Have you ever felt undeserving of your talents, accomplishments, or rewards? A feeling sometimes described as being a fraud or pretending to be something that you are not is more common that one might believe. Interestingly, this deceptive feeling is experienced by a significant majority of people who by society’s standards are considered successful, accomplished human beings. This feeling, or phenomenon, may also impact our behavior positively.
Impostor syndrome, also known as impostor phenomenon or fraud syndrome, is a term coined in 1978 by clinical psychologists Dr. Pauline R. Clance and Suzanne A. Imes referring to high-achieving individuals marked by an inability to internalize their accomplishments and a persistent fear of being exposed as [a]”fraud.” Despite external evidence of their competence, those exhibiting the syndrome remain convinced that they are frauds and do not deserve the success they have achieved. Proof of success is dismissed as luck, timing, or as a result of deceiving others into thinking they are more intelligent and competent than they believe themselves to be. Some studies suggest that impostor syndrome is particularly common among high-achieving women, while others indicate that men and women are equally affected. The term “impostor syndrome” first appeared in an article written by Pauline R. Clance and Suzanne A. Imes who observed many high-achieving women [who] tended to believe they were not intelligent, and that they were over-evaluated by others. Imes and Clance found several behaviors of high-achievers… with imposter syndrome:
- Diligence: Gifted people often work hard in order to prevent people from discovering that they are “impostors.” This hard work often leads to more praise and success, which perpetuates the impostor feelings and fears of being “found out.” The “impostor” person may feel they need to work two or three times as hard, so over-prepare, tinker and obsess over details, says Young. This can lead to burn-out and sleep deprivation.
- Feeling of being phony: Those with impostor feelings often attempt to give supervisors and professors the answers that they believe they want, which often leads to an increase in feeling like they are “being a fake.”
- Use of charm: Connected to this, gifted [people] often use their intuitive perceptiveness and charm to gain approval and praise from supervisors and seek… relationships to help… increase abilities intellectually and creatively. However, when the supervisor gives… praise or recognition, [they] feel… this praise is based on… charm and not on ability.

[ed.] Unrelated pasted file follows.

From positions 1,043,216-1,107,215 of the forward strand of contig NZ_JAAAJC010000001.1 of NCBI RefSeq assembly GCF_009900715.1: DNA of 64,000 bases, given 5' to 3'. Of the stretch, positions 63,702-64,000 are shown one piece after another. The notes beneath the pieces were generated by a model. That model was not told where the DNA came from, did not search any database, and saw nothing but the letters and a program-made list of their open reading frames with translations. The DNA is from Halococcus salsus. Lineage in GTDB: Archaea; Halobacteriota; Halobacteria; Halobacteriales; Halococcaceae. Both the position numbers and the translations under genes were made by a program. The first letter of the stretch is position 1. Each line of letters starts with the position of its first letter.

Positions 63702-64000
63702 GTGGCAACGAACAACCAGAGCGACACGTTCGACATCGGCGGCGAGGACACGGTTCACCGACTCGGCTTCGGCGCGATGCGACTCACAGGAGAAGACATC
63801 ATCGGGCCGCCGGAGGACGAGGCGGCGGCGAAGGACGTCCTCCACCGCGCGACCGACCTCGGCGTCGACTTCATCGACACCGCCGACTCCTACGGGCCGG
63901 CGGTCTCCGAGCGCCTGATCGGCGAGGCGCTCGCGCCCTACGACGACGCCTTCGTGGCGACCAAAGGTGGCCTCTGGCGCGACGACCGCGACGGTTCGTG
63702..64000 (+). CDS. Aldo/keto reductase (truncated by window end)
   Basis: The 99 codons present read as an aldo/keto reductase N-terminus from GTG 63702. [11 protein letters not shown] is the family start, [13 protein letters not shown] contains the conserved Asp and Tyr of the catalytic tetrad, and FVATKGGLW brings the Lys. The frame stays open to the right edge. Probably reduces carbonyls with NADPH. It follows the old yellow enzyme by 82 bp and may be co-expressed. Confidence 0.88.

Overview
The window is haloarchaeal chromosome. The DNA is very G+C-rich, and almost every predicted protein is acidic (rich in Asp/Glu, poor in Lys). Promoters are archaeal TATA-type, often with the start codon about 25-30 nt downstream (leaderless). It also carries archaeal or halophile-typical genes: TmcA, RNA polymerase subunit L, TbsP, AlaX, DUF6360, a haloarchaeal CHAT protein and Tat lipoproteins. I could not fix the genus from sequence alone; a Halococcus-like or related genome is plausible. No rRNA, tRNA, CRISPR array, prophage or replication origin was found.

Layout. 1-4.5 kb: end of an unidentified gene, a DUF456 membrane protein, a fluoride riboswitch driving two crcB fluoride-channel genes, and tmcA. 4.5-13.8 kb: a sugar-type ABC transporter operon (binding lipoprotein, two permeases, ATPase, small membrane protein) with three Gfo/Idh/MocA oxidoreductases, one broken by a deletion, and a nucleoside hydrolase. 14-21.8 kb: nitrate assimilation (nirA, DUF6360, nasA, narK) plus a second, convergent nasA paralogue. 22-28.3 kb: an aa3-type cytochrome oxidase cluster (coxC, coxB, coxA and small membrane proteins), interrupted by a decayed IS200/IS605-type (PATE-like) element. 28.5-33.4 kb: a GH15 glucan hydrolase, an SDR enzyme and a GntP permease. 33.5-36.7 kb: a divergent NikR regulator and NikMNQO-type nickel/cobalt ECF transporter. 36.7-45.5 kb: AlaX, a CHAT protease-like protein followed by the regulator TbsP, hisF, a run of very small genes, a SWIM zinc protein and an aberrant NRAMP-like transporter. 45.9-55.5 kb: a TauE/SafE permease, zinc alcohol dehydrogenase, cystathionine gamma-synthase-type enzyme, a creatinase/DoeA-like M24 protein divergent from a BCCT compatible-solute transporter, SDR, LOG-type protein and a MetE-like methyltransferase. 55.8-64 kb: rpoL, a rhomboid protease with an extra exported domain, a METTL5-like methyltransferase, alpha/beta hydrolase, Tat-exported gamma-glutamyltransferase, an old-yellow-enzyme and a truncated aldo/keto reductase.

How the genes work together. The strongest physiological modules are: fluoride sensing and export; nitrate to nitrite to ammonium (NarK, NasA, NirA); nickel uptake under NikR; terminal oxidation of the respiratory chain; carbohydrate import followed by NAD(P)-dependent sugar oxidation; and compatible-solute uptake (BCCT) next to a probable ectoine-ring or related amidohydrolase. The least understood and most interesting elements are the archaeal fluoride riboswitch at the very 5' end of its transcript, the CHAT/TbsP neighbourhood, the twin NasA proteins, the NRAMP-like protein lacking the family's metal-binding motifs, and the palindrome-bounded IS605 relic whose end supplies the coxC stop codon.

- Avoiding display of confidence: Another way that a person can perpetuate their impostor feelings is to avoid showing any confidence in their abilities. A person dealing with impostor feelings may believe that if they actually believe in their intelligence and abilities they may be rejected by others. Therefore, they may convince themselves that they are not intelligent or do not deserve success to avoid this.
While studies have primarily focused on women, one recent study has suggested that both genders may be prone to impostor syndrome on similar levels.
The outcome of impostor syndrome may result in more humble beings who work harder and seemingly discern what is necessary to meet others’ needs.
According to Oliva Goldhill: Some of the most successful people in history have suffered from secret fear that they’re terrible at their jobs. “I am not a writer. I’ve been fooling myself and other people,” John Steinbeck wrote in his diary in 1938. “I always feel like something of an impostor. I don’t know what I’m doing,” echoed actress Jodie Foster, speaking at a 2007 Women in Entertainment Power 100 event where she was the guest of honor.
In his 1994 Inaugural speech, Nelson Mandela encourages us to let our talents shine:
“Our deepest fear is not that we are inadequate.
Our deepest fear is that we are powerful beyond measure.
It is our light, not our darkness, that most frightens us.
We ask ourselves, ‘who am I to be brilliant, gorgeous, talented, fabulous?’
Actually, who are you not to be?
You are a child of God. Your playing small doesn’t serve the world.
There’s nothing enlightened about shrinking so that other people won’t feel insecure around you. We were all meant to shine, as children do.
We were born to manifest the Glory of God that is within us. It’s not just in some of us; it’s in everyone.
And, as we let our own light shine, we unconsciously give other people permission to do the same. As we’re liberated from our own fear, our presence automatically liberates others.”
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